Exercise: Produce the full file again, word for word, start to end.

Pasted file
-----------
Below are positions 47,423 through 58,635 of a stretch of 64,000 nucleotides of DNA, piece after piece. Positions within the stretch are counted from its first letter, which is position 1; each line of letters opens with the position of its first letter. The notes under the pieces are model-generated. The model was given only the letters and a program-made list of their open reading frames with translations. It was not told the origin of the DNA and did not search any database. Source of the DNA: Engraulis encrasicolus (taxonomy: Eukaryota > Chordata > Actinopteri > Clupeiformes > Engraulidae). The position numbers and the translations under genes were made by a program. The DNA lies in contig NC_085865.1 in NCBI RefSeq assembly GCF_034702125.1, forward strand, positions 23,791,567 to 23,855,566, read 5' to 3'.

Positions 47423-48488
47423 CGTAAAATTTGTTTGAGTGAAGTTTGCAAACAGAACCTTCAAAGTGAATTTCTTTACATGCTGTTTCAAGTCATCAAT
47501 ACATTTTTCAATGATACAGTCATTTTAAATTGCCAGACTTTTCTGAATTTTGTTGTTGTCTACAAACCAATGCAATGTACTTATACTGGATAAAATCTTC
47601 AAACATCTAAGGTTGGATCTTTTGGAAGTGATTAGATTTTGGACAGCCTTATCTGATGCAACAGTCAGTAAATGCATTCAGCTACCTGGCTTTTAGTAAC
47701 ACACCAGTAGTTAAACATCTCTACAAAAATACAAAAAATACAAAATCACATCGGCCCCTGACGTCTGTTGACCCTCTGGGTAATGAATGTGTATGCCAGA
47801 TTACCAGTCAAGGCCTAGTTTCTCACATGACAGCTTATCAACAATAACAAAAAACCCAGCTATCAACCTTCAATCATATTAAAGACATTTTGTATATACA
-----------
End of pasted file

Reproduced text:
Below are positions 47,423 through 58,635 of a stretch of 64,000 nucleotides of DNA, piece after piece. Positions within the stretch are counted from its first letter, which is position 1; each line of letters opens with the position of its first letter. The notes under the pieces are model-generated. The model was given only the letters and a program-made list of their open reading frames with translations. It was not told the origin of the DNA and did not search any database. Source of the DNA: Engraulis encrasicolus (taxonomy: Eukaryota > Chordata > Actinopteri > Clupeiformes > Engraulidae). The position numbers and the translations under genes were made by a program. The DNA lies in contig NC_085865.1 in NCBI RefSeq assembly GCF_034702125.1, forward strand, positions 23,791,567 to 23,855,566, read 5' to 3'.

Positions 47423-48488
47423 CGTAAAATTTGTTTGAGTGAAGTTTGCAAACAGAACCTTCAAAGTGAATTTCTTTACATGCTGTTTCAAGTCATCAAT
47501 ACATTTTTCAATGATACAGTCATTTTAAATTGCCAGACTTTTCTGAATTTTGTTGTTGTCTACAAACCAATGCAATGTACTTATACTGGATAAAATCTTC
47601 AAACATCTAAGGTTGGATCTTTTGGAAGTGATTAGATTTTGGACAGCCTTATCTGATGCAACAGTCAGTAAATGCATTCAGCTACCTGGCTTTTAGTAAC
47701 ACACCAGTAGTTAAACATCTCTACAAAAATACAAAAAATACAAAATCACATCGGCCCCTGACGTCTGTTGACCCTCTGGGTAATGAATGTGTATGCCAGA
47801 TTACCAGTCAAGGCCTAGTTTCTCACATGACAGCTTATCAACAATAACAAAAAACCCAGCTATCAACCTTCAATCATATTAAAGACATTTTGTATATACA